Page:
Digital securities have finally hit the radar screen in the wider world of capital markets and finance. For the uninitiated, a digital security is a securities instrument that is designated by a token on a blockchain as the unit of account. Even though blockchain technology is involved, the underlying asset is still a security, and the token is ascribed with securities qualities and must be treated the same.

Traditional capital markets are only able to achieve efficiency through radical centralization into monolithic organizations that embody the concept of “too big to fail” as institutions. These literal monopolies are now facing the same fate as other industries as technology-driven decentralization threatens their very existence — which is a good thing (unless you’re a stakeholder in one of these legacy institutions, of course).

The technology represents an opportunity to architect an entirely new market infrastructure. And with over $1 billion in assets presently trading in the secondary market as digital securities on a blockchain through regulated institutions, it’s no wonder people are realizing the potential.

Yet, there are some significant problems digital securities face as the market advances.

Crypto Startups Moving Into Digital Securities As Unlicensed Brokers

Usually it’s easy to detect the orientation of a particular individual or firm with the language used. STO or Securities Token Offering, or any language that places the emphasis on the token and the technology instead of the financial offer and securities is an indicator of a crypto-focused firm with a lack of capital markets sophistication.

Due to the interpretive nature of the Howey test and enforcement, many solutions providers and adjacent firms in the space are operating as unlicensed brokers. This can simply include things like how a particular security offering is being promoted and amplified across the market. Claims of “SEC approval” (the SEC doesn’t approve offerings) and further marketing hyperbole about returns are fertile areas for violation enforcement.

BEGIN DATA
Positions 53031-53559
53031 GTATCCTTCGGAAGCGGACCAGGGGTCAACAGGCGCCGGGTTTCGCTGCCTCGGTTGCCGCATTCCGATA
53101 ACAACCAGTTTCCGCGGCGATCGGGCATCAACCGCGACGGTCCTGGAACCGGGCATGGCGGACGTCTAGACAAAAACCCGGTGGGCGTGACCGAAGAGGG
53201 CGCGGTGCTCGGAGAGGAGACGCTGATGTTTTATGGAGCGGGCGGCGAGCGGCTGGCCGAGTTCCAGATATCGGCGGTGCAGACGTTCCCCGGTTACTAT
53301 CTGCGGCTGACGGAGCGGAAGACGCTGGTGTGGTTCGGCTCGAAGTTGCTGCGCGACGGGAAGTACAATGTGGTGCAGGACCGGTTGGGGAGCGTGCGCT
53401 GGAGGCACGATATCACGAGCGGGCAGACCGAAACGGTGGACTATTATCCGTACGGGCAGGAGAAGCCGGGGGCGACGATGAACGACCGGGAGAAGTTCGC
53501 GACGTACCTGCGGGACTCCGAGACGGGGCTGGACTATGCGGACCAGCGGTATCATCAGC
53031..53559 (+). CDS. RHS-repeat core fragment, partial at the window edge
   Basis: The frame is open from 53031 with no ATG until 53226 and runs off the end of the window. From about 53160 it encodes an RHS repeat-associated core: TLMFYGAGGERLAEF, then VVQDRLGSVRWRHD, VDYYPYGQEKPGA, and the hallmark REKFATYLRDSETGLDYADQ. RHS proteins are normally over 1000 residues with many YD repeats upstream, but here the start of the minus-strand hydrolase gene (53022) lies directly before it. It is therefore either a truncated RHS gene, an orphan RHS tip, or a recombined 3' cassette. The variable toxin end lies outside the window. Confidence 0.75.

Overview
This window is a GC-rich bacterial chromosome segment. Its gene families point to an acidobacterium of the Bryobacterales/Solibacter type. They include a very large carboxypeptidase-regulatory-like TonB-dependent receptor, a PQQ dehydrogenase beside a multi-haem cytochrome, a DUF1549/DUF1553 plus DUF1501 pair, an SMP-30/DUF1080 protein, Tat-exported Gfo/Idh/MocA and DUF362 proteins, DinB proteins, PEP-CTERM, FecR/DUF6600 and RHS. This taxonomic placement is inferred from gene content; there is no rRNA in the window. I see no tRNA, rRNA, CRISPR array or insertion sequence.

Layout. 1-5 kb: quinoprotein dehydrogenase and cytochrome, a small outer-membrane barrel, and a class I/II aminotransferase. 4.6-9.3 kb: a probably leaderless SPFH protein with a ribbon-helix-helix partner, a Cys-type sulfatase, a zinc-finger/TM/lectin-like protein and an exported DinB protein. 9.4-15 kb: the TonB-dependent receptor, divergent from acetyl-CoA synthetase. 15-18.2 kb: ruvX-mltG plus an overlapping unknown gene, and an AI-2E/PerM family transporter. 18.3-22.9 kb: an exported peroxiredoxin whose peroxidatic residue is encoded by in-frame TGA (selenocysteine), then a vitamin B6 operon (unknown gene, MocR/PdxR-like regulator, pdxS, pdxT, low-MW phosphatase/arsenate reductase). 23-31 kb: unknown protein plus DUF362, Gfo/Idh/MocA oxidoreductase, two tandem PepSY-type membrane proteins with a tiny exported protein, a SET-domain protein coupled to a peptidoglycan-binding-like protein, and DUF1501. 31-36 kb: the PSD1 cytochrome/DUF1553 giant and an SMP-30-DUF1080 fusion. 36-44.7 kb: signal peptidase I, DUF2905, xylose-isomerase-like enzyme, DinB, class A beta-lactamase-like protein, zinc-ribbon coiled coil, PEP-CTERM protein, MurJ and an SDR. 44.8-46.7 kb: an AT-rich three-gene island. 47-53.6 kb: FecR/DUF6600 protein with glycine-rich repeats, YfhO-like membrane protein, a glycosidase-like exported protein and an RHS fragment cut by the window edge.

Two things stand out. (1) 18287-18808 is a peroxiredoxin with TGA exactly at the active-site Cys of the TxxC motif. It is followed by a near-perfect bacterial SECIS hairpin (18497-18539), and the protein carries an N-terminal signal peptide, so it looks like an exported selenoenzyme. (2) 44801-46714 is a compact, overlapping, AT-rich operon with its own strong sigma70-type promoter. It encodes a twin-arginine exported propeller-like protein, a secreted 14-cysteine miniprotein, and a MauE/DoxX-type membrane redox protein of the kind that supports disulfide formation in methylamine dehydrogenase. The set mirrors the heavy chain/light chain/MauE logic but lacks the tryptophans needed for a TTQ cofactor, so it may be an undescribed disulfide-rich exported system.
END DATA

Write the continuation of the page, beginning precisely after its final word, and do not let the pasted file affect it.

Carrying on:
These things are securities, not cryptocurrency tokens. While the technology may be the same underneath, securities are very distinct and clear in the law.

User Experience and Adoption

Even though blockchain and distributed ledger technology represents a great opportunity to drive more efficiency, inclusion, transparency, and compliance into financial services and capital markets, there’s no easy way for market participants to seamlessly interact with digital securities – even with standardized public blockchain networks like Ethereum running underneath.

Popular trading venues like Robinhood have added cryptocurrency trading to their feature sets. But at present, none provide access to digital securities markets and alternatives trading on an equal basis. This forces a reliance upon each trading venue’s user experience, or lack thereof, and the limitations of each market’s application features.

Limited Liquidity

The promise of greater liquidity through decentralized markets is massive, especially for otherwise traditionally illiquid assets like alternatives and real estate.

Being able to register and list the same security on multiple global exchanges provides issuers and investors with tremendous choice and opportunities to find better price discovery and compress illiquidity discounts.